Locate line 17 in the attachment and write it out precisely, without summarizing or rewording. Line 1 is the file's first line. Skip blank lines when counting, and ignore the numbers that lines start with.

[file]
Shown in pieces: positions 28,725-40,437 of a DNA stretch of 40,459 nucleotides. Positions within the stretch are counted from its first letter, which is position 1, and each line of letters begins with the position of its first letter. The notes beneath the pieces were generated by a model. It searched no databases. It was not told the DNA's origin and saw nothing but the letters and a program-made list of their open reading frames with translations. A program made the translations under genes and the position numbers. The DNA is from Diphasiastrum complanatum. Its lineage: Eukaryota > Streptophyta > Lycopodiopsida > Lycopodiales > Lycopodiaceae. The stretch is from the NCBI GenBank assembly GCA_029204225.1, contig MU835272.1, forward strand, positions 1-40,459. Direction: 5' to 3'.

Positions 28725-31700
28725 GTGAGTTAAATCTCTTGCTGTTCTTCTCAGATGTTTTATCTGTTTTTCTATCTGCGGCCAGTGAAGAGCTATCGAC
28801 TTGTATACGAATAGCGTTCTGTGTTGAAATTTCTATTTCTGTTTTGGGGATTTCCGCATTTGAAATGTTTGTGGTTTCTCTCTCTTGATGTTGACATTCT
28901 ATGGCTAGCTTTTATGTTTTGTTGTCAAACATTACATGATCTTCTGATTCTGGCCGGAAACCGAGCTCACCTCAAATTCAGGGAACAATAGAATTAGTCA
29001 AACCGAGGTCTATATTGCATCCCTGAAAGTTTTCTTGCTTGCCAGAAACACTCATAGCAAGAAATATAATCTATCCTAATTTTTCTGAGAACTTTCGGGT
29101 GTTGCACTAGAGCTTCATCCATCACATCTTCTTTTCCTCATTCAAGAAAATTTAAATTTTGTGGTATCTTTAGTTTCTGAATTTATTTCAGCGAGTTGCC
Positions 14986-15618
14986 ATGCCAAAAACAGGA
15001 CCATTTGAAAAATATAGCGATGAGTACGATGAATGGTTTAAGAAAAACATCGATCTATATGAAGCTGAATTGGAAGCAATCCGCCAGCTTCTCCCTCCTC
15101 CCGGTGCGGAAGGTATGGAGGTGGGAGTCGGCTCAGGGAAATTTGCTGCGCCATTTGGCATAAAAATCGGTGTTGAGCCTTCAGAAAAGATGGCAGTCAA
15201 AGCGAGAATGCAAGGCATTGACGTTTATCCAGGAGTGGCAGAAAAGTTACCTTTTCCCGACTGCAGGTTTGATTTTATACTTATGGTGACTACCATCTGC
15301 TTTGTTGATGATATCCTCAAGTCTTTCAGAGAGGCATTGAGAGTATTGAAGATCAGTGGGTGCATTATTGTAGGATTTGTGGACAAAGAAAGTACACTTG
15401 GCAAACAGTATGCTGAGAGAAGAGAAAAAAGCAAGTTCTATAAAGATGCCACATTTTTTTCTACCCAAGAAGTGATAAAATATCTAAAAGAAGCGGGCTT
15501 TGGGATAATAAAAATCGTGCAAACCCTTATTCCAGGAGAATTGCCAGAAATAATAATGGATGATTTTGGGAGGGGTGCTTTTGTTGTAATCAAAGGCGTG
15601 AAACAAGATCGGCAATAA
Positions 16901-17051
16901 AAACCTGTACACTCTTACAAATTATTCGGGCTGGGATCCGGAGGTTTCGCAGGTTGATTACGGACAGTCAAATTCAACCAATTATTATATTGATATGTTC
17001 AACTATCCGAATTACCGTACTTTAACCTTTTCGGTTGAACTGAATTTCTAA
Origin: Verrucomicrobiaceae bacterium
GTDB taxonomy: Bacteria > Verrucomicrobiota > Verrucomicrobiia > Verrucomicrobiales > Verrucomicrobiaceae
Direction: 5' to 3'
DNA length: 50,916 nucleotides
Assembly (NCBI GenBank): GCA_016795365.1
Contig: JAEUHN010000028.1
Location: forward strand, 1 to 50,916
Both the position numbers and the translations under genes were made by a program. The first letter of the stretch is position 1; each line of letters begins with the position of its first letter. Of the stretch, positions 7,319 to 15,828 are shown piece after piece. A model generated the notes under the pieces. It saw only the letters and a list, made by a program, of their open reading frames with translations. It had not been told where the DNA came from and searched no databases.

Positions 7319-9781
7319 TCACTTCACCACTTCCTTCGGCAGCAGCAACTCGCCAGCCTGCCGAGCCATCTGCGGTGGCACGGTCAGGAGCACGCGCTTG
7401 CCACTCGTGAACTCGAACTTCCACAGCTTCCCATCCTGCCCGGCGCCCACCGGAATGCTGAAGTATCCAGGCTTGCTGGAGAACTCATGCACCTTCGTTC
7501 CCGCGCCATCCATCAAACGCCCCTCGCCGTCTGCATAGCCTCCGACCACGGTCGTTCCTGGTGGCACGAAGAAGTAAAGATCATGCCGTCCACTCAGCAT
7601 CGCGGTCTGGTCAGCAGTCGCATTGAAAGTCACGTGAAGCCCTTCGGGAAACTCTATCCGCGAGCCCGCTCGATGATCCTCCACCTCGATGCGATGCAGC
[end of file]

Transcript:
Positions 16901-17051